The Sparrow by Mary Doria Russell

The Sparrow (1996), by Mary Doria Russell, opens in 2059, in the aftermath of a disastrous Jesuit mission to make first contact with an extraterrestrial civilization. Emilio Sandoz, a priest and linguist who is the only survivor among the mission’s crew, has just returned to Earth physically mutilated and spiritually broken. He is forced to give his superiors an analysis of the mission’s failure. Emilio’s account is interspersed with flashbacks to paint a heartwrenching picture of a project that started out with the best intentions but ended in death and scandal.

I first read this book for a book club about fifteen years ago, and it’s been one of my favorites ever since. I’ve always loved books that begin by showing a tragedy and then gradually reveal how it happened, and Russell executes that perfectly here as the plot builds to its riveting conclusion. The characters—a mix of Jesuit priests, scientists of varying faiths, and the aliens they meet—are well-drawn and almost universally sympathetic. The author, who has a Ph.D. in anthropology, does an excellent job creating alien cultures and thinking through the conflicts and misunderstandings that might result when very different cultures meet. If you like books that can make you think and cry at the same time, check this one out! A warning, though: some parts of this book are extremely graphic.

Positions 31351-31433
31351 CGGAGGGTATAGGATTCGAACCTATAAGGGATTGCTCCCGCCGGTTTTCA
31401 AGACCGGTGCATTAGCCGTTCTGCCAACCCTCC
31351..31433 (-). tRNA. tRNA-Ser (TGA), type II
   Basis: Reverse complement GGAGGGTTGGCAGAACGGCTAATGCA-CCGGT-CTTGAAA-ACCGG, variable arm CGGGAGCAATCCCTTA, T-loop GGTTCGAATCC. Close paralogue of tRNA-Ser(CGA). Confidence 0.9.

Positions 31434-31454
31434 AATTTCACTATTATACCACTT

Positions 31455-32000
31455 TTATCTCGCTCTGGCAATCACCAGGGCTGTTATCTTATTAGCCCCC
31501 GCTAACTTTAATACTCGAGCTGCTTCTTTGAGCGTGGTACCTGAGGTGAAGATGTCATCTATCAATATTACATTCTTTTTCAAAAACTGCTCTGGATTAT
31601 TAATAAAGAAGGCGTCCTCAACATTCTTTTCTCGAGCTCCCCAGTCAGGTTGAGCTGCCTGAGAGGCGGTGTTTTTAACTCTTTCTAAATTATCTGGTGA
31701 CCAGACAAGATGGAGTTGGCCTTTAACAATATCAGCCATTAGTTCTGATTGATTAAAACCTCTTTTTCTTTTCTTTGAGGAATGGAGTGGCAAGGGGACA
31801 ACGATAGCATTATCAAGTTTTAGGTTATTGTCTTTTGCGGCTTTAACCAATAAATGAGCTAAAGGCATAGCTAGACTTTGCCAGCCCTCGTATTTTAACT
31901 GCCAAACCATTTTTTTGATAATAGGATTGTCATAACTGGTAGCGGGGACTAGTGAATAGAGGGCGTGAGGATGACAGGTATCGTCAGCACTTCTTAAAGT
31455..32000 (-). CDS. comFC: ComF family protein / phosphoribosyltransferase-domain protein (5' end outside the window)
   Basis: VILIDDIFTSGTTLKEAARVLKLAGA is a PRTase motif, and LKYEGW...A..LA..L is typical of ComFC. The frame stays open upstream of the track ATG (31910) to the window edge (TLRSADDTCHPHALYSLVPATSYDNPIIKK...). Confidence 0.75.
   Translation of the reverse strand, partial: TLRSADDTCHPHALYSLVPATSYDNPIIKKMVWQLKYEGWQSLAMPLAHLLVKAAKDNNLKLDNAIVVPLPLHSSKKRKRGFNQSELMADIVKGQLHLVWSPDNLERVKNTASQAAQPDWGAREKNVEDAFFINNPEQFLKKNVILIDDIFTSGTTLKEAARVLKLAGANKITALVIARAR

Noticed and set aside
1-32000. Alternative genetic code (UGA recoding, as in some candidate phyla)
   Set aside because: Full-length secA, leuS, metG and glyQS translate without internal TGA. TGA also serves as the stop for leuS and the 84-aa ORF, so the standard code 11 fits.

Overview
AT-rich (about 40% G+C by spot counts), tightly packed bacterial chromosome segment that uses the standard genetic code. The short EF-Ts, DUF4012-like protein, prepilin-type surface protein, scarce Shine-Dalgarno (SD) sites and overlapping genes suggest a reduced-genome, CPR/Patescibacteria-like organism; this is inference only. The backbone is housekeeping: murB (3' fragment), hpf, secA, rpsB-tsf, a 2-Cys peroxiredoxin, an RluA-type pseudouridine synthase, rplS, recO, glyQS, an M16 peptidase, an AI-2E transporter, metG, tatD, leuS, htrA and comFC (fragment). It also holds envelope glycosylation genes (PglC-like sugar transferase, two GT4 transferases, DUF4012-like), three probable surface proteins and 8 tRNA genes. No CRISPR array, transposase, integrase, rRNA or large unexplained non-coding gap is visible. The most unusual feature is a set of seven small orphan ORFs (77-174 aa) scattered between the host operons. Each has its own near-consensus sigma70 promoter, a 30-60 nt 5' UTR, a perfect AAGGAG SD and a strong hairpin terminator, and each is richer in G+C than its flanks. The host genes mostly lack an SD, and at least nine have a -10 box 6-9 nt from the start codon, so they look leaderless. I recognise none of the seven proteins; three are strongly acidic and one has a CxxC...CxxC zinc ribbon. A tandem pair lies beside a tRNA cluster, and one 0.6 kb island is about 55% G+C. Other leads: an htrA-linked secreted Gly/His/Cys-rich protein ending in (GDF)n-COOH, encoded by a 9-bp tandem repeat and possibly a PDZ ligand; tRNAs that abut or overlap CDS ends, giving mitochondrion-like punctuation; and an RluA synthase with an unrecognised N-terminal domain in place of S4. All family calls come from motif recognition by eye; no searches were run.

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Gretchen M